by Paul O’Kane
For London’s Artspace gallery, South Korean artist Soon Yul Kang exhibits a display of tapestries along with some paintings and collages. The works date from the mid-1990s to the present. The Artspace gallery has two rectangular floors, upstairs and downstairs, and on each of these Soon Yul and her curator have lined the walls with a series of images. Upstairs the audience is greeted with pale, bright works, appropriate to the summer sun peering in from Maddox Street W1, while downstairs, where only artificial light is available, some of Soon Yul’s works date from an earlier period and are deeper and darker.
The more recent works on the ground floor are mostly hand-woven tapestries. Soon Yul utilises this traditional medium to create contemporary images while promoting its value and relevance in the 21st century. The word ‘tapestry’ may conjure for some a medieval castle wall, Bayeux (which is in fact a work of embroidery) and a sense of grand scale, but Soon Yul’s works are closer to the scale of most modern paintings. Within this limited space the artist skilfully wields her ability to produce pale eye-scapes of subtly changing shades and colours. Using soft gradations of hue and tone Soon Yul patiently builds up a surface that invites more than it asserts, leaving the audience with an opportunity to contemplate – even meditate – in response. And if the audience is led into a meditative state, this would only echo or reflect the mind into which the artist herself is drawn by her repetitious, thoughtful and gentle art.
Like a Romantic landscape (perhaps the wide skies and shorelines of Caspar David Friedrich), an absence of figures and man-made forms here offers only a horizon or field of colour into which we can gaze. This might turn our mind to thoughts of the infinite or possibly divine; thoughts of scales and forces over which we can have no control. Into these minimal panoramas -which sometimes invoke a strip of grassland or beach- the artist occasionally inserts the line of a large circle which reveals itself only by a slight difference in tone or texture, in such a way that, from a certain distance or angle we might not even notice its presence. The line of the circle, like the line of the horizon, also eludes any desire the viewer might have to recognise, to ‘grasp’, to point-out, claim and evaluate. Like the horizon, the circle invokes another infinity, and by asking us to contemplate both horizon and circle Soon Yul seems to ask us to consider the mind-boggling equation ‘infinity multiplied by infinity’, leaving us with a kind of vertigo. If so then surely this is the aim of art, to communicate possibilities beyond, behind and within the practical surface of our everyday reality, as other worlds emerge mysteriously from the artist’s manipulation of materials which themselves are not extraordinary.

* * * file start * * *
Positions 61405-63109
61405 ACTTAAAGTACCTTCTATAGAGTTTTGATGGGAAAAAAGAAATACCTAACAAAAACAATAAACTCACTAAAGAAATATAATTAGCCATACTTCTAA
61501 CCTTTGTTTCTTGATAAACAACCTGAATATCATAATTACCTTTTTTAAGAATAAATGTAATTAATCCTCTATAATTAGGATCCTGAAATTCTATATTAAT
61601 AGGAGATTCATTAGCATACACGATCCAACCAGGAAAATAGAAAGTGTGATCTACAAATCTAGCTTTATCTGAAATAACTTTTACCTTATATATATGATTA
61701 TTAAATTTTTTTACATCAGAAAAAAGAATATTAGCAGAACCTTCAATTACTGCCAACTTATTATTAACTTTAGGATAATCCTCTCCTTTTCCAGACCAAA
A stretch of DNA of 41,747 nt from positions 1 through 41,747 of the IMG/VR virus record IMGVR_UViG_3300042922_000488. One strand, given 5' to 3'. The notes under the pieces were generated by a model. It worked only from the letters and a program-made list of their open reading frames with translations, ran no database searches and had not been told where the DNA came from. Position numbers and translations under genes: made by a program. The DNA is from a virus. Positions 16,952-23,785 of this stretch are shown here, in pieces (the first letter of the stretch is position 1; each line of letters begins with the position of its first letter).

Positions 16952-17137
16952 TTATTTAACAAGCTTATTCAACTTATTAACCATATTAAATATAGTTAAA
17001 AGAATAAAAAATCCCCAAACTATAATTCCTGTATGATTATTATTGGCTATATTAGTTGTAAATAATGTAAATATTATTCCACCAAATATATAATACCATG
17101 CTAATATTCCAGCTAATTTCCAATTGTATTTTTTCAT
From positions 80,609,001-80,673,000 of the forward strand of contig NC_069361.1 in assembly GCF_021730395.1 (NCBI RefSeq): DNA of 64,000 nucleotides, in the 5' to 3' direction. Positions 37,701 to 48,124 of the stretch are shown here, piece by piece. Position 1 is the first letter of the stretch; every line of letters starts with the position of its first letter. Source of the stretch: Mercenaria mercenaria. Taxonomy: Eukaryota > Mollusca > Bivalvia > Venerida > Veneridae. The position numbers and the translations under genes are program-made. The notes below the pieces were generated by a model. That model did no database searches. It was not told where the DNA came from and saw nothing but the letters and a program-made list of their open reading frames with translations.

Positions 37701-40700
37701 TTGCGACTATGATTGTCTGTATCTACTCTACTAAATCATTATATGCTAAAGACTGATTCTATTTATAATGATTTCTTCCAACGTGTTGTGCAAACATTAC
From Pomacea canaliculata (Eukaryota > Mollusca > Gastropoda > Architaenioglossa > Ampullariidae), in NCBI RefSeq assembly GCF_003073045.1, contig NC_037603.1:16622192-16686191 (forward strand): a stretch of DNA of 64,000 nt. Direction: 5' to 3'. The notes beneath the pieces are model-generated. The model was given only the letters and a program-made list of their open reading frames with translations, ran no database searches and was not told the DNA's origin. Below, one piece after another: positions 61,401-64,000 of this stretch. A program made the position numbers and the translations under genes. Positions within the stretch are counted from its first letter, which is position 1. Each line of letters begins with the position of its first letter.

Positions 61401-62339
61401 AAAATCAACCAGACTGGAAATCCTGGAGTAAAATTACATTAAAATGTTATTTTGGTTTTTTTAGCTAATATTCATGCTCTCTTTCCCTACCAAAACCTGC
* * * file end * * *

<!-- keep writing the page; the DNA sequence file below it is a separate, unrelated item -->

Perhaps it is appropriate that as you leave behind the sun-lit ground-floor of Artspace and descend into the basement you are confronted by a huge ornate mirror dominating the wall of the staircase; ‘appropriate’ because the upstairs and downstairs galleries give us a sense of following the artist’s journey toward increasing familiarity with her medium’s potential, interwoven with her own life and developing identity. The slightly dimmer, artificially-lit space below harbours some history. Here we find one or two larger, bulkier tapestries, hung less like paintings and more like skins or rugs and robust enough to shun the glass and frames that protect most of the works here. They remind us briefly of tapestry’s traditional function in offering protection and comfort as well as being decorative. There are also small collages into which we now peer rather than gaze, finding evidence there of experiments involving destruction and re-composition where the artist has manipulated torn papers and paint to arrive at a textured form. The sublime, soft and elusive circle encountered upstairs is evident again here but now asserts itself more forcefully and often has a dark centre, like an un-erasable stain that the artist somehow managed to remove in her later works.
If pressed, Soon Yul will confess that some of the works downstairs are indeed more figurative and autobiographical, more subjective and motivated by a slightly more traumatic dialogue between conscious and subconscious mind. She also tells us that the dark heart within the circles downstairs could invoke a particularly Korean cultural memory as it recalls the intuitive traditional medicine of a Korean mothers’ hands, softly rubbing away pains in children’s bellies while chanting reassuring words. Downstairs we do encounter darker tones, cavernous forms and evocations of disruptive forces, all of which nevertheless promotes the graceful thought that the artist is here revealing her own hopeful journey through a struggling stage of life and practice to one that visibly matures into the more reconciled and objective imagery we see upstairs.
At Artspace 2010, Soon Yul Kang’s private discoveries are shared; we are allowed to see some catharsis set aside, giving way to a more clarified channelling of her gifts. And this greater symbiosis between artist and medium seems to free Soon Yul’s language to speak to all, as clearly as the light passing through and beyond the gallery windows.
Time for Stillness… Time for Silence – Soon Yul Kang Solo Exhibition
June 21st – July 3rd 2010
Artspace Galleries, 18 Maddox Street, Mayfair, London W1S 1PL